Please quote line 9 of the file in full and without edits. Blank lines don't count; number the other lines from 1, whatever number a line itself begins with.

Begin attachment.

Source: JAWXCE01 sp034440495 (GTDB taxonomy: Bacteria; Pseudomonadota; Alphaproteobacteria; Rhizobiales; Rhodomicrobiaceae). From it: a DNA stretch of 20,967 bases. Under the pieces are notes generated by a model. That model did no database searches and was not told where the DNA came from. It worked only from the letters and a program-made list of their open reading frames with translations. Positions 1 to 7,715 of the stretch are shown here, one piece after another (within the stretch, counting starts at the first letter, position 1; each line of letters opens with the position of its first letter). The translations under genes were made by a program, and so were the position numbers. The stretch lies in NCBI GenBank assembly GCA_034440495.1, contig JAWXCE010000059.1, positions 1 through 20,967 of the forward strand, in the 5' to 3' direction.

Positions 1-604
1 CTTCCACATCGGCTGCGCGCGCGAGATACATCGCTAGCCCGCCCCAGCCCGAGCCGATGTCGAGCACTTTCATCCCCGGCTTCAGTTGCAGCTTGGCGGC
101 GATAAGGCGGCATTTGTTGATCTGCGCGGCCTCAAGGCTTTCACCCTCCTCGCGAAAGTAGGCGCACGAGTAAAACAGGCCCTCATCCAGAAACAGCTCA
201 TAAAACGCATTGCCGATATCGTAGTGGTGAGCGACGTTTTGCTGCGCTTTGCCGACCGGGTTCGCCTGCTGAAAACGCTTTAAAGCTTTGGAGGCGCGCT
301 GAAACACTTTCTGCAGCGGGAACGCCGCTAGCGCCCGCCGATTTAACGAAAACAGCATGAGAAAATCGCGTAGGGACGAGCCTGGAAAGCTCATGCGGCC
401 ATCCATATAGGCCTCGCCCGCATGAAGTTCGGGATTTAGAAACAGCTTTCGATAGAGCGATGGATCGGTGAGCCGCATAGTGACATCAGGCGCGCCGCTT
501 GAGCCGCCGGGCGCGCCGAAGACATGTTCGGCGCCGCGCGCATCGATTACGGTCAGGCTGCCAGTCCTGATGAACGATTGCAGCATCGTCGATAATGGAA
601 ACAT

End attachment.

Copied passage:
601 ACAT